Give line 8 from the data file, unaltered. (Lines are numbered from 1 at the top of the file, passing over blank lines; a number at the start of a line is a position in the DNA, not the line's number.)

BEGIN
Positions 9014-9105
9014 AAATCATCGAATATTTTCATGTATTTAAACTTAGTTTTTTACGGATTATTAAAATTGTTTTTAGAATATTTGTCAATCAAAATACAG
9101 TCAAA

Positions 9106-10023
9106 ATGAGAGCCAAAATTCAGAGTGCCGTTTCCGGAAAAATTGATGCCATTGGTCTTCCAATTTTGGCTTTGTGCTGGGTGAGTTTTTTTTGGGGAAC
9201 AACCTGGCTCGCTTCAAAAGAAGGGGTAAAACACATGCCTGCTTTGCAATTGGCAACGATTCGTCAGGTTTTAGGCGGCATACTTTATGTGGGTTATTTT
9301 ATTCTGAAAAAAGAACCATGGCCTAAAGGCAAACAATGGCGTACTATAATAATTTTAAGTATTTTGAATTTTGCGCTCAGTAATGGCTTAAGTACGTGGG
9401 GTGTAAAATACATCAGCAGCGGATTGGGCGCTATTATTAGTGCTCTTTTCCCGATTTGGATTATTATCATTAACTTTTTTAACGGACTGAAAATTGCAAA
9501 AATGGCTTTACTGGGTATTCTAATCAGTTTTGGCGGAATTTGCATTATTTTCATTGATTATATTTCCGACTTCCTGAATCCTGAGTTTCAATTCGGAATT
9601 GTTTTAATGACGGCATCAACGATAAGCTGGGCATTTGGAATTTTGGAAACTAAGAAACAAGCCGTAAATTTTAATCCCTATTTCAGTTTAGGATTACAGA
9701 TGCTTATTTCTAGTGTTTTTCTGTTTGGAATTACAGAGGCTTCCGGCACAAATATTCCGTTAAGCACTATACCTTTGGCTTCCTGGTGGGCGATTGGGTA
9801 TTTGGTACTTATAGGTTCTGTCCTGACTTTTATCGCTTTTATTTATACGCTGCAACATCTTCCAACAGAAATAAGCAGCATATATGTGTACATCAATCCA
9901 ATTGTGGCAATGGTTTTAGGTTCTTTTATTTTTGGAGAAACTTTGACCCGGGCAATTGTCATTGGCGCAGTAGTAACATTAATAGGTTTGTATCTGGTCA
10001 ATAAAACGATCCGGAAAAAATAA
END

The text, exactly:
9401 GTGTAAAATACATCAGCAGCGGATTGGGCGCTATTATTAGTGCTCTTTTCCCGATTTGGATTATTATCATTAACTTTTTTAACGGACTGAAAATTGCAAA